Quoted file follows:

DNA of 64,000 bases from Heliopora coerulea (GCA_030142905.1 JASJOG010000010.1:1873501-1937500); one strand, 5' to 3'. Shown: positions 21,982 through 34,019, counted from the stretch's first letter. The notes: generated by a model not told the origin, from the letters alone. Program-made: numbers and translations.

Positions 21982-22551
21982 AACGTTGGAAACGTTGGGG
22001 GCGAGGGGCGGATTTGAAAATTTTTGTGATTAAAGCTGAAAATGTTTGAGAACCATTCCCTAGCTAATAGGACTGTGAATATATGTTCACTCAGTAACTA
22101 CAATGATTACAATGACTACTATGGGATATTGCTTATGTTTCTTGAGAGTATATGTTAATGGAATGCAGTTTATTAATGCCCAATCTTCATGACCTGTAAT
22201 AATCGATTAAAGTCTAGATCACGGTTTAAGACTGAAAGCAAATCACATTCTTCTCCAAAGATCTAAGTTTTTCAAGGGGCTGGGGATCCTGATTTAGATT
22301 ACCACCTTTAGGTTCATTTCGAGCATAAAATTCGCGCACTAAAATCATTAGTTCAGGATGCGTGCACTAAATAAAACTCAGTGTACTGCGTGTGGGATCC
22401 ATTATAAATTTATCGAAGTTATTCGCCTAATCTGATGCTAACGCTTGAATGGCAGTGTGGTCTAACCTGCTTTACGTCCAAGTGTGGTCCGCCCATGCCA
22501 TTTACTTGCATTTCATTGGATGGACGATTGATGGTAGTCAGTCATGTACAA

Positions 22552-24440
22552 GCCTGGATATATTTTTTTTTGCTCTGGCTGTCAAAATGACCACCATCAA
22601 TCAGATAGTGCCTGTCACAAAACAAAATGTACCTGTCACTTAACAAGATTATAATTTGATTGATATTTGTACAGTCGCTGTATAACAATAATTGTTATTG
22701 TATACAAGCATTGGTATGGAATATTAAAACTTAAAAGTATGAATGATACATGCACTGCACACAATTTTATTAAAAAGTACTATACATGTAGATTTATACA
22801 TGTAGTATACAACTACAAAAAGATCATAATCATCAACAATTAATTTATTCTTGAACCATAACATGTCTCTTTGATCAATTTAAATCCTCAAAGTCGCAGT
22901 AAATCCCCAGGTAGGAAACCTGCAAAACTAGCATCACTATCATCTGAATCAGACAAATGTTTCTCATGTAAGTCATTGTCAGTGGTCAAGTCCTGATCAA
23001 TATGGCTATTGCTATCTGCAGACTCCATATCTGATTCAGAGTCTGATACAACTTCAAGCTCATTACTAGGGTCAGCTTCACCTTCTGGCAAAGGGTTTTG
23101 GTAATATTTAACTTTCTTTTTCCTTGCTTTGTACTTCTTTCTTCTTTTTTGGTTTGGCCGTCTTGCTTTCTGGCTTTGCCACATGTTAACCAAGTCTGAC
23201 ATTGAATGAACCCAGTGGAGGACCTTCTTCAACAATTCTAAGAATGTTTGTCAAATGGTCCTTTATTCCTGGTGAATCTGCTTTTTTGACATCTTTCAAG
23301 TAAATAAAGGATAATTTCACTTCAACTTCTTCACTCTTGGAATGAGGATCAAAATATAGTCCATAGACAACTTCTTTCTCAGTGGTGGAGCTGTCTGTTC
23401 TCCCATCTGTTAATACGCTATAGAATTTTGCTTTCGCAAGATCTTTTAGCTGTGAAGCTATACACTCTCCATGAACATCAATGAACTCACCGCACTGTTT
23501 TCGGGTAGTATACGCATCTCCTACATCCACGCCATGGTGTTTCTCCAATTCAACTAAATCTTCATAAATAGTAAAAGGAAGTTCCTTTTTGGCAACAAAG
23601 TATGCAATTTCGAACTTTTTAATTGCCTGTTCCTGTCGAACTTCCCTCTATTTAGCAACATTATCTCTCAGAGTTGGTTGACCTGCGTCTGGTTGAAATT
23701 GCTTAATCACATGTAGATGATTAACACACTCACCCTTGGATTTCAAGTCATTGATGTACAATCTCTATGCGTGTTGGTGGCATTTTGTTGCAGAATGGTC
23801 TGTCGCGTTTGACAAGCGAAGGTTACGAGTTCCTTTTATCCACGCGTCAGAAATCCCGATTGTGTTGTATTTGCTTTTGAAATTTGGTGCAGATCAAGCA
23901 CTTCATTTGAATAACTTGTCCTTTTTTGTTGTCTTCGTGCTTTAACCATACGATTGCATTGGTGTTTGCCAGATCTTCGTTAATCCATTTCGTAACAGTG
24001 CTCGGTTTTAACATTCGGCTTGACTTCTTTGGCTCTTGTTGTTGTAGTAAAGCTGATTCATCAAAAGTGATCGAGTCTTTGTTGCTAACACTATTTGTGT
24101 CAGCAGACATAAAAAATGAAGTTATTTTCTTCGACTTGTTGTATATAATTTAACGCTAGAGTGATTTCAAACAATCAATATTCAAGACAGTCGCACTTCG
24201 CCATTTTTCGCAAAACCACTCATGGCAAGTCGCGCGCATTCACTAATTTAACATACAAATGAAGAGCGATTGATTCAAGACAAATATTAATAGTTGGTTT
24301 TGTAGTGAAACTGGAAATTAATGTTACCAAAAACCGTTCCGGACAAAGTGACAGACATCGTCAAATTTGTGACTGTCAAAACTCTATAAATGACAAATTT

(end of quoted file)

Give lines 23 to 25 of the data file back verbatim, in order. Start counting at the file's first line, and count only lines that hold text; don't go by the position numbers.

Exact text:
23701 GCTTAATCACATGTAGATGATTAACACACTCACCCTTGGATTTCAAGTCATTGATGTACAATCTCTATGCGTGTTGGTGGCATTTTGTTGCAGAATGGTC
23801 TGTCGCGTTTGACAAGCGAAGGTTACGAGTTCCTTTTATCCACGCGTCAGAAATCCCGATTGTGTTGTATTTGCTTTTGAAATTTGGTGCAGATCAAGCA
23901 CTTCATTTGAATAACTTGTCCTTTTTTGTTGTCTTCGTGCTTTAACCATACGATTGCATTGGTGTTTGCCAGATCTTCGTTAATCCATTTCGTAACAGTG